In two issues, appellant contends the evidence is legally and factually insufficient to support the conviction and the jury's affirmative finding of a deadly weapon because there was no evidence presented (1) that the knife was a deadly weapon, (2) about the handle or blade of the knife, and (3) that in the manner of its use or intended use the knife was capable of causing any injury. In reviewing a challenge to the legal sufficiency of the evidence, we examine the evidence to determine whether any rational trier of fact could have found the essential elements of the offense beyond a reasonable doubt. Vodochodsky v. State, 158 S.W.3d 502, 509 (Tex.Crim.App.2005). We review all the evidence in the light most favorable to the verdict, and assume the trier of fact resolved conflicts in the testimony, weighed the evidence, and drew reasonable inferences in a manner that supports the verdict. See Rollerson v. State, 227 S.W.3d 718, 724 (Tex.Crim.App.2007).
In a factual sufficiency review, we view all of the evidence in a neutral light to determine whether the fact-finder's verdict of guilt was rationally justified. See Roberts v. State, 220 S.W.3d 521, 524 (Tex.Crim.App.), cert. denied, 552 U.S. 920 (2007); see also Marshall v. State, 210 S.W.3d 618, 625 (Tex.Crim.App.2006), cert. denied, 552 U.S. 842 (2007). Unless the record clearly reveals a different result is appropriate, we must defer to the fact-finder's determination concerning what weight to give to contradictory testimony. Lancon v. State, 253 S.W.3d 699, 705 (Tex.Crim.App.2008).
A deadly weapon is anything manifestly designed, made, or adapted for the purpose of inflicting death or serious bodily injury, or anything that in the manner of its use or intended use is capable of causing death or serious bodily injury. See McCain v. State, 22 S.W.3d 497, 502-03 (Tex.Crim.App.2000). A deadly weapon finding may be made, if otherwise supported by the evidence, regardless of whether any injury was inflicted. See Villarreal v. State, 255 S.W.3d 205, 209 (Tex.App.-Waco, 2008, no pet.).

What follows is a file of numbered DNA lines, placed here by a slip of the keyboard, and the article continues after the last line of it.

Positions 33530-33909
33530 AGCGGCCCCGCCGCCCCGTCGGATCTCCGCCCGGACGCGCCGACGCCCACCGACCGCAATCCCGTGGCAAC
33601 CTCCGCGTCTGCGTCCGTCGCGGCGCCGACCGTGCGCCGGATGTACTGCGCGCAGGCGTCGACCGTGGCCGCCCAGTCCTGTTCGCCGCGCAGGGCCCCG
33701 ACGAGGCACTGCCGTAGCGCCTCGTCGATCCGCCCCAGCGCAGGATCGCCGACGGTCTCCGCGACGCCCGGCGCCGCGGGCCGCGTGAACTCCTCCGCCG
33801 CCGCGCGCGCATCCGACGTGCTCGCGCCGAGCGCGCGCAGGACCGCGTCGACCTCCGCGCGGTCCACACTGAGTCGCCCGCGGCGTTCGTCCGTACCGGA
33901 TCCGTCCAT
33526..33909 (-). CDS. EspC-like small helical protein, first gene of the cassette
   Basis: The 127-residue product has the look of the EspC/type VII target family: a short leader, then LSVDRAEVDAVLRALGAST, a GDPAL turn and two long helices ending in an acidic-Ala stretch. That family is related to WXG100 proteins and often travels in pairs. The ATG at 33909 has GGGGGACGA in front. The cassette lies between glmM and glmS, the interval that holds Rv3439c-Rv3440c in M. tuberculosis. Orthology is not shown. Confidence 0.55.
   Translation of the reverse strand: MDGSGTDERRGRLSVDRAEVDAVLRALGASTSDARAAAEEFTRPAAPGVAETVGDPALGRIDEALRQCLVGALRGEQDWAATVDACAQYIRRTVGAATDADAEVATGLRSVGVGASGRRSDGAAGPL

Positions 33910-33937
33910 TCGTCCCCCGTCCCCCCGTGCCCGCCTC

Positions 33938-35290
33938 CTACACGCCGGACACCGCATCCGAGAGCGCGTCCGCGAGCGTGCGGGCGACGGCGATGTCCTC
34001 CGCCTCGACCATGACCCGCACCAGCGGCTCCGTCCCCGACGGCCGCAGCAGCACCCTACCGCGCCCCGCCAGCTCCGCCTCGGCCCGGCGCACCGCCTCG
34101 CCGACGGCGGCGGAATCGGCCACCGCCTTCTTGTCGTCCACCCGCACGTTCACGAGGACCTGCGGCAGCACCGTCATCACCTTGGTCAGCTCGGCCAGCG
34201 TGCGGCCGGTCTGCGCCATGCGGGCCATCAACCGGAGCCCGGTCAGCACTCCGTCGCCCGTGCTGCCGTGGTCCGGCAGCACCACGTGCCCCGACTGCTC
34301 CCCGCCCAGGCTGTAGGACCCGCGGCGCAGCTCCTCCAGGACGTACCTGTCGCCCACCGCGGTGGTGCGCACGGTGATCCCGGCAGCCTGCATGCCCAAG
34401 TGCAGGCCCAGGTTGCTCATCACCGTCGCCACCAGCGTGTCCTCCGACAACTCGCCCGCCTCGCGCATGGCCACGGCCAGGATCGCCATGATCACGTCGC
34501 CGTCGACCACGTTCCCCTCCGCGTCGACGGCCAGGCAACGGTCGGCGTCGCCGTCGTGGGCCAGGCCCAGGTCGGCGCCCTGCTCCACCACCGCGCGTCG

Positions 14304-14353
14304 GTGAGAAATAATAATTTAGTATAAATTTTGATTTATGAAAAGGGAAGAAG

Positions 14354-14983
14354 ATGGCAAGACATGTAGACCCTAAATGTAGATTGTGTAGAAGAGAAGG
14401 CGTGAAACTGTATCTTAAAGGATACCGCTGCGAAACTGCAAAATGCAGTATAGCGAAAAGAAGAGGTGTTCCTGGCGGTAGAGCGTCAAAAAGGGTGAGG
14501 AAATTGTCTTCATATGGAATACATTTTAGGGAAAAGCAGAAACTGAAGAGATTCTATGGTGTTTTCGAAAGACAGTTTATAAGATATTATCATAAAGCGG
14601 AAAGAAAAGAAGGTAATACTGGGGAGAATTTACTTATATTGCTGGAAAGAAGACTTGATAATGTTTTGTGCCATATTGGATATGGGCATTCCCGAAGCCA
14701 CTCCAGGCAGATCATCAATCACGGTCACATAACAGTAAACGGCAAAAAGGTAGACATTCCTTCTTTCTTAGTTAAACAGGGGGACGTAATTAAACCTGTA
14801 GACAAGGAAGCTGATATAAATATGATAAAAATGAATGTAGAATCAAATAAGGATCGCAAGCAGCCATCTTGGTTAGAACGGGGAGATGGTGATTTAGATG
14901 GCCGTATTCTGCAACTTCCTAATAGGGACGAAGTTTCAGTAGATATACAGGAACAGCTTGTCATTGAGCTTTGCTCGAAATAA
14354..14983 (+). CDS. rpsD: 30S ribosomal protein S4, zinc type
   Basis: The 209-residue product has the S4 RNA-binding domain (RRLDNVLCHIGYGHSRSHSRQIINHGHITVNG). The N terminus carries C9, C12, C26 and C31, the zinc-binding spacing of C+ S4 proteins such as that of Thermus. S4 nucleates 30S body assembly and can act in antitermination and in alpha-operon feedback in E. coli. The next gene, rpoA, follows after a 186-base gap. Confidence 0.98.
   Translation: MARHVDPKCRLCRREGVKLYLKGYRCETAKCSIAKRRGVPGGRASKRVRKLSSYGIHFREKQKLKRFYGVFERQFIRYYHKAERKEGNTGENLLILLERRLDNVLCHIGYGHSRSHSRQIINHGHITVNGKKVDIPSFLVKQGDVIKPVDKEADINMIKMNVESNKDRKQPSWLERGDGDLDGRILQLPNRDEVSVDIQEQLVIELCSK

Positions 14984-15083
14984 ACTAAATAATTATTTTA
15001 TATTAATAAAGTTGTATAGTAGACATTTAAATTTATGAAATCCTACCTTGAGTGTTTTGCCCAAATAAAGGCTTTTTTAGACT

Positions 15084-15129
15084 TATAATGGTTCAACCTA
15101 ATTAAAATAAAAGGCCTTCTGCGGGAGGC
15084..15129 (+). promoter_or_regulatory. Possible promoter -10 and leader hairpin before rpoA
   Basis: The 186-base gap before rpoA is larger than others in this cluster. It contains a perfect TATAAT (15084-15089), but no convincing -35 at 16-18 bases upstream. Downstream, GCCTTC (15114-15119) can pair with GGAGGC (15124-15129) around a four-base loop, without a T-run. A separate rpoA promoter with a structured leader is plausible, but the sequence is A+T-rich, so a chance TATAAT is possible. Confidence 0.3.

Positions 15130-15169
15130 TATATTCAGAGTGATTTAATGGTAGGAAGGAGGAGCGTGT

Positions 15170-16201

Here, the evidence shows appellant had a knife when he struggled with Allen. Appellant testified he never opened the blade of the knife and never threatened Allen with the knife. Allen, however, told the jury appellant pulled out the knife with the blade open and swung the knife toward his stomach. Wade told the jury he saw appellant pull out the knife with the blade open.
The jury was able to see the knife and take note of its physical characteristics. See Robertson v. State, 163 S.W.3d 730, 734 (Tex.Crim.App.2005) (when knife introduced into evidence, the fact-finder has the opportunity to examine it and ascertain for itself whether the weapon had physical characteristics that revealed its deadly nature). Moreover, the jury was free to accept or reject any or all of a witness's testimony and to draw reasonable inferences from the testimony. See Tex.Code Crim. Proc. Ann. art. 38.04 (Vernon 1979); Rollerson, 227 S.W.3d at 724 (the trier of fact draws reasonable inferences in a manner that supports the verdict).
Viewed under the proper standards, we conclude the evidence is legally and factually sufficient to support the jury's deadly weapon finding and the conviction. We resolve appellant's two issues against him. We affirm the trial court's judgment.
JOSEPH B. MORRIS JUSTICE